18 September 2014, Lagos – The European Union (EU) said yesterday it had concluded plans to spend about €600 million in Nigeria over the next five years.
Most of the spending, it noted, is targeted at helping Nigeria to attract private sector foreign investments into the country’s power sector as well as to boost food security.
The Ambassador, Head of Delegation of the European Union to Nigeria and the Economic Community of West African States (ECOWAS), Mr. Michael Arrion, explained that the amount represents about five per cent of the EU’s entire budget for the African, Carribean and Pacific (ACP) countries.
The ambassador who spoke during a media luncheon in Lagos, said one-third of the €600 million would be spent on electricity generation in Nigeria.
Arrion also revealed that the EU is also signing a migration agreement with Nigeria to help well meaning Nigerians that are highly skilled to get employment opportunities in European countries; provide opportunities for people to study abroad and boost Nigeria’s cordial relationship with European countries.
He said the agreement would also check illegal migration of unscrupulous people who intend to go abroad to engage in crime and other illegal activities.
“We are injecting about €600 million for the next five years into Nigeria. Nigeria is one of the top of recipients of development grants from the European Union, but the amount is nothing compared to the need because it is not €500 million, but €50 billion which Nigeria needs to address most of its development challenges,” he said.
“The EU proposed spending represents only one per cent of the need of the development of the country. The bulk of the financial resources for development have to come from investment from national investors, regional investors and international investors.
“We are facilitating a coherent platform between the development partners of Nigeria, the Nigerian government and investors from the national and international communities,” he added.
According to him, with the development funds, EU can act in a catalytic way to attract foreign investment. He said: “The EU’s plan to invest its development aid programmes to support the government to improve the business climate by boosting the confidence of international investors to invest in Nigeria.”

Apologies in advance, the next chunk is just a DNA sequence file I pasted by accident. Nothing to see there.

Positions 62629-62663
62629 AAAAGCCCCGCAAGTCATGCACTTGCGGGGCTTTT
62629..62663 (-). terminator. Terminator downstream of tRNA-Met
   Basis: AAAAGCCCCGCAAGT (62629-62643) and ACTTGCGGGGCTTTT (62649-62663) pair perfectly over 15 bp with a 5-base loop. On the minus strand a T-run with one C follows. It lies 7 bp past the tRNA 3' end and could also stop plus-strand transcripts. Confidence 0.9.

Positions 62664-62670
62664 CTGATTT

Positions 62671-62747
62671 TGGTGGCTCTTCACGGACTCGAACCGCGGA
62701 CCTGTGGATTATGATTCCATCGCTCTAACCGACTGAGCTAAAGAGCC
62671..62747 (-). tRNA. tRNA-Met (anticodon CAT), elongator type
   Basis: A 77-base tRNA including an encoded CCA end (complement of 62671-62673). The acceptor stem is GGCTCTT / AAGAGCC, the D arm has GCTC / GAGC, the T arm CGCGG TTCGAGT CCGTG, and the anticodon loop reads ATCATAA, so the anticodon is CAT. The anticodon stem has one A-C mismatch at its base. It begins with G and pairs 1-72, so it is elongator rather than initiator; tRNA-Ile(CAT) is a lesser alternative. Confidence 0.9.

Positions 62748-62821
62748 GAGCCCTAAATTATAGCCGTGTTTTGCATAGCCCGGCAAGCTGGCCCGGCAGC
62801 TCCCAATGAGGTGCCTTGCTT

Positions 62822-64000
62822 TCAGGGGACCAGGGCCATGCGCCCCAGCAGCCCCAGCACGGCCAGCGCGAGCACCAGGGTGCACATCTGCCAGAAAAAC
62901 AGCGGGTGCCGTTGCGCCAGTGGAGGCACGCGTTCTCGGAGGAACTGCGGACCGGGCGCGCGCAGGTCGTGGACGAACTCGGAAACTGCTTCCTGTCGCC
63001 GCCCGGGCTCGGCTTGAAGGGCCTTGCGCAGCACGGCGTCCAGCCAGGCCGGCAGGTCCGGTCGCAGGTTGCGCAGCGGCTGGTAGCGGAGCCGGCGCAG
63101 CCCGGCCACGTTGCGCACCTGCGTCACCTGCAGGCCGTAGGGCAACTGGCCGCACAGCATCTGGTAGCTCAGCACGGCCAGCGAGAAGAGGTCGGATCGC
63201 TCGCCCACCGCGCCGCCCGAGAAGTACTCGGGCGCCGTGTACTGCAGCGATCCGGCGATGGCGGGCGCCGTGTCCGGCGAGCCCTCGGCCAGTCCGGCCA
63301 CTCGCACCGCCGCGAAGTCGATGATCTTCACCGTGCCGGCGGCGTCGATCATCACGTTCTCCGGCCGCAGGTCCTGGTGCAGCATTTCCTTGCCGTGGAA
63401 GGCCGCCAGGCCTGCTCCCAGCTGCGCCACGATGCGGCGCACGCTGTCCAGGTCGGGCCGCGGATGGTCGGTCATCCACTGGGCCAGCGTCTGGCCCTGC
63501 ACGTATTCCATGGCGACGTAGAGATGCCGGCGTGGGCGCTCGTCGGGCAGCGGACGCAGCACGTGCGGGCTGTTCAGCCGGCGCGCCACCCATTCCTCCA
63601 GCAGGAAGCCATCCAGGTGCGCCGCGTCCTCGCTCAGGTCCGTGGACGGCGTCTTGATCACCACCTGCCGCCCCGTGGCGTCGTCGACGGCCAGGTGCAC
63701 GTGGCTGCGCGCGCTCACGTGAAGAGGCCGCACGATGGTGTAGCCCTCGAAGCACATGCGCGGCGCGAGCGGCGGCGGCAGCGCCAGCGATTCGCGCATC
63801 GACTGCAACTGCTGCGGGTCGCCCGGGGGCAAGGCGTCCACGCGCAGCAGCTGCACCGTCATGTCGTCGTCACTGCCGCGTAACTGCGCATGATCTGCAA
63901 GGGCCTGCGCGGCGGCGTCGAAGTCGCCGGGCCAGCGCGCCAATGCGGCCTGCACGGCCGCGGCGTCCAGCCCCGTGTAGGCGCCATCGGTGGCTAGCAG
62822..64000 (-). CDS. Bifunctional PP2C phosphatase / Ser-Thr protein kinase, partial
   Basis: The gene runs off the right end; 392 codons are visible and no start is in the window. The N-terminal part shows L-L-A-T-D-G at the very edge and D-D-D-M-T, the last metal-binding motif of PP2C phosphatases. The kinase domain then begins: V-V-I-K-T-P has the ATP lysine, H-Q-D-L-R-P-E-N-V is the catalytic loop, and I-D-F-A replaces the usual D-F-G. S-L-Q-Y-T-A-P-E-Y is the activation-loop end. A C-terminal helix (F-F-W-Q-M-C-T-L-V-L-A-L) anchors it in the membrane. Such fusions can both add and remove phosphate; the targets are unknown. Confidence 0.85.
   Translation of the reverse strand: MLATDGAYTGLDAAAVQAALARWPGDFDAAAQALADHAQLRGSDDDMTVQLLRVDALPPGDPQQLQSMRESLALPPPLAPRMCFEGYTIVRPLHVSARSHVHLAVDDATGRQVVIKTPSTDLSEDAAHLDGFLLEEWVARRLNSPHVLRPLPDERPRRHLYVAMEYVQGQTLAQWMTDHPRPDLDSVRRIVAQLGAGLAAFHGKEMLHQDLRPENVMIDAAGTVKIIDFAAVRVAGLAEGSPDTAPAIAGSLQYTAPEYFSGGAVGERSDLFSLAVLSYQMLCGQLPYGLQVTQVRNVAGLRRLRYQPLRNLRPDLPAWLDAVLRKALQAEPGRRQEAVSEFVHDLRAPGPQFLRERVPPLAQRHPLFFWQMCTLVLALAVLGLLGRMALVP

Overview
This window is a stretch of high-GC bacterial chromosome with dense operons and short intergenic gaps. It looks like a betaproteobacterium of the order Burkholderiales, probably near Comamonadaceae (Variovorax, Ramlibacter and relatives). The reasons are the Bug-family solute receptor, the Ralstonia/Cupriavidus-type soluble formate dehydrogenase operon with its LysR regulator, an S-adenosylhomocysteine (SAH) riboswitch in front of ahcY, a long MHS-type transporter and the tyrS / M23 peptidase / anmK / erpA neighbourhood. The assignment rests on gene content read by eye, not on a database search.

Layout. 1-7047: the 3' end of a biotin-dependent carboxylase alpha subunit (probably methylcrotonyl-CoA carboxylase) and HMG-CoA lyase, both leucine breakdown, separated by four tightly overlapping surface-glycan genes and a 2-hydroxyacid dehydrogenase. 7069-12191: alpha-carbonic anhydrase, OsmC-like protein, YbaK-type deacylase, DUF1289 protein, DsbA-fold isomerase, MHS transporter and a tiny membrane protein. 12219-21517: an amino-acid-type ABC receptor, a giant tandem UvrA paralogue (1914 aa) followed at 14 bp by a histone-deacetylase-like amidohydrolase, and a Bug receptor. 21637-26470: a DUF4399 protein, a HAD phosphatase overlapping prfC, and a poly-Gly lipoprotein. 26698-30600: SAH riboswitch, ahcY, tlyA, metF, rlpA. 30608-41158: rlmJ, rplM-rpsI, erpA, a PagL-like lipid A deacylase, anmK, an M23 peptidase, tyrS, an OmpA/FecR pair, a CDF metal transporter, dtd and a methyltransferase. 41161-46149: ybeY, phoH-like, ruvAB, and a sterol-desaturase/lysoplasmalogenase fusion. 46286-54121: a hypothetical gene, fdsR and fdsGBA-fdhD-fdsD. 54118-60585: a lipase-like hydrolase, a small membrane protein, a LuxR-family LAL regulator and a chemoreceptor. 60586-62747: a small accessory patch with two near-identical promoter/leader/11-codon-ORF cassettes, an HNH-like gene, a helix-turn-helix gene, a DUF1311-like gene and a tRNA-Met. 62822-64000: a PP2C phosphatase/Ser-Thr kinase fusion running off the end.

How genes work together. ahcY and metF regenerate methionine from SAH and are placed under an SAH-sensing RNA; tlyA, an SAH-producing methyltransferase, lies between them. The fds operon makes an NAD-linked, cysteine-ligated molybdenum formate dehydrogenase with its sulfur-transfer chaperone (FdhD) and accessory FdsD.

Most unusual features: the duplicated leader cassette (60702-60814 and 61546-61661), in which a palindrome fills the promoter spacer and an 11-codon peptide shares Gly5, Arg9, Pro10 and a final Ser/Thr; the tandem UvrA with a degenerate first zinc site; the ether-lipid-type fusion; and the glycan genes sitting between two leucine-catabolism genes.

“Nigeria must use our group of European nations to really improve political and policy dialogues between Nigeria and European countries. We are really keen to engage with the Nigerian government in areas of political and policy dialogues both at the state and federal levels”, he said.
Furthermore, he said: “We are implementing development cooperation programmes in three main sectors such as electricity energy, food security, water and the basic social services.
“We are also quite active in the field of governance, criminal justice and human right which are clearly linked to democracy.”
He added that discussions have started with the security apparatus of the state, stressing that Nigeria has to address its current security challenges to develop.
“We believe that there is no development without peace and security, if you want to address the root causes of under development of some countries including Nigeria, security issues should be addressed,” he added.
Arrion noted that Nigeria is no doubt central to the growth of the continent, adding that the economy has continued to grow at an average of seven per cent over the last 10 years attributing the growth to be driven by the non-oil sector of the economy.
He said the recent GDP rebasing exercise has propelled Nigeria to the position of the largest economy in Africa, and noted that the Nigeria Stock Exchange (NSE) outperformed most capital markets in 2013.
“Your banking sector has remained stable after the 2009 crisis, FDI flows and remittances from the diaspora remain significant. These positive indicators point to an increased global confidence in the Nigerian economy in response to ongoing reforms,” the ambassador stressed.
– This Day